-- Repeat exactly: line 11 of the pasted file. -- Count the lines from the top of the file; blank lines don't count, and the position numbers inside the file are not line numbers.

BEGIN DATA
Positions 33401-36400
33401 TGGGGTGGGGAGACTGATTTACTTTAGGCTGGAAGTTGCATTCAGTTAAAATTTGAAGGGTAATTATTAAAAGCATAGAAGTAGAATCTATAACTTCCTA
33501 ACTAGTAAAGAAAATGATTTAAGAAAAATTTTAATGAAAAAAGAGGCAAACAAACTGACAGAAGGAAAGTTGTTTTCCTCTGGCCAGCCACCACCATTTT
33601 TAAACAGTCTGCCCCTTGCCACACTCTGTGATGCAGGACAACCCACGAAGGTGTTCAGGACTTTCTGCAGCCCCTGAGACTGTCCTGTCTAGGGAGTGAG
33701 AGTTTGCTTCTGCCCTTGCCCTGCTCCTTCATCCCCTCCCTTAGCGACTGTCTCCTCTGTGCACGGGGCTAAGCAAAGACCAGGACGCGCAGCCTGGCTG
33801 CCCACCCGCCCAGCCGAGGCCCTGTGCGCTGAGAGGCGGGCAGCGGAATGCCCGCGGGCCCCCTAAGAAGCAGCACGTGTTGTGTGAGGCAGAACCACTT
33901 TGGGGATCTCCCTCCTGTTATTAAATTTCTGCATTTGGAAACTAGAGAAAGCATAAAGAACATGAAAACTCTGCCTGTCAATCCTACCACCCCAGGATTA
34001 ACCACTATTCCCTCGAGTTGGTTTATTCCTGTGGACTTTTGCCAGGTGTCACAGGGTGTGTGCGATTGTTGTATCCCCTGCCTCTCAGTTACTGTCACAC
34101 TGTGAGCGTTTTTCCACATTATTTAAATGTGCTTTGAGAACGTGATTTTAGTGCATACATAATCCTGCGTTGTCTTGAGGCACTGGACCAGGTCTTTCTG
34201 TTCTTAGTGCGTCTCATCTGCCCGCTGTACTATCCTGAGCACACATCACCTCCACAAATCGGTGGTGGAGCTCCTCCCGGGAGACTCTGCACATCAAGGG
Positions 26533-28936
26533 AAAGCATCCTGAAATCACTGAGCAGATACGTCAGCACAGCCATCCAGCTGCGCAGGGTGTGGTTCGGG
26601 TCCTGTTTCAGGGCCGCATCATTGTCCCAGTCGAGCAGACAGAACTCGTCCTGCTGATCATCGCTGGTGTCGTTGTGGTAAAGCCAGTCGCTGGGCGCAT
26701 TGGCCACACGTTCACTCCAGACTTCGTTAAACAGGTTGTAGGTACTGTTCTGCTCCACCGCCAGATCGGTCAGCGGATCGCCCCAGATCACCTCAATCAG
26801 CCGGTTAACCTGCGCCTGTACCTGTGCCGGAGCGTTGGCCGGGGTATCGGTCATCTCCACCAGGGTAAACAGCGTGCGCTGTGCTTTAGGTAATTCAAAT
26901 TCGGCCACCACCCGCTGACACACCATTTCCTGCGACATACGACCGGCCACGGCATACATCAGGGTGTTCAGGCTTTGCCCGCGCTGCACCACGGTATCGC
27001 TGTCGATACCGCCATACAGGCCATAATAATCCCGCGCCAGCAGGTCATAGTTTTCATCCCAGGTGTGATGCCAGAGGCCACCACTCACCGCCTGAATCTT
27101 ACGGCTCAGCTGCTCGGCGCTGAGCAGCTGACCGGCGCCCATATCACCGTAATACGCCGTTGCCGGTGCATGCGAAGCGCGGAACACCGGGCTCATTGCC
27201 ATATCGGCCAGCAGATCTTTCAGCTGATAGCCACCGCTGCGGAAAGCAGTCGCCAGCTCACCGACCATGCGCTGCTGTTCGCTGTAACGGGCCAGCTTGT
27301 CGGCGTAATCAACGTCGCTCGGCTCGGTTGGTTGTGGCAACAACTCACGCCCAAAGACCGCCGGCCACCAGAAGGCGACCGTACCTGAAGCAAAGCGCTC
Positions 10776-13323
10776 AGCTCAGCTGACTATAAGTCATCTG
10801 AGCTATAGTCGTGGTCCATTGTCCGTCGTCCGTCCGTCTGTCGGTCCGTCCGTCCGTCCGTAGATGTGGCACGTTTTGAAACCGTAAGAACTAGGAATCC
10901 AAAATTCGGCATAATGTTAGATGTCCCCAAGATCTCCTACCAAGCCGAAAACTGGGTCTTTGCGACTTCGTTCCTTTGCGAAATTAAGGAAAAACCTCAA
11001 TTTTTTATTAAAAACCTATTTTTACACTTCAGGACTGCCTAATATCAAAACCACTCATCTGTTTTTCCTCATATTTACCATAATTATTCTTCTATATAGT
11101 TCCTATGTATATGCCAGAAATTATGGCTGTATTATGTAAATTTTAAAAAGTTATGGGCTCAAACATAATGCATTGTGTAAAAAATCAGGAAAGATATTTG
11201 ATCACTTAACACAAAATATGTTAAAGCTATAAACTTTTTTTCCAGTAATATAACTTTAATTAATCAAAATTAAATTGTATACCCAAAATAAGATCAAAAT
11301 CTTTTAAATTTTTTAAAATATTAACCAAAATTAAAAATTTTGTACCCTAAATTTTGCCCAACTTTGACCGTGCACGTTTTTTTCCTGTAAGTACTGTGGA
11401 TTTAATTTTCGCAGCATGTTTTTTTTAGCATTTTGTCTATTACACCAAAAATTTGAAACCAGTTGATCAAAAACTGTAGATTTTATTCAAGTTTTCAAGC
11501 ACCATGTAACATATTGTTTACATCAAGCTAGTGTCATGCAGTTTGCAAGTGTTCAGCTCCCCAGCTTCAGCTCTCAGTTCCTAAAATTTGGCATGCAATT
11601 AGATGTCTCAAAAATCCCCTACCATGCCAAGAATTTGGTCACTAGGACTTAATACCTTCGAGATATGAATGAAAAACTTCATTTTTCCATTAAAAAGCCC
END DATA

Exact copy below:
Positions 26533-28936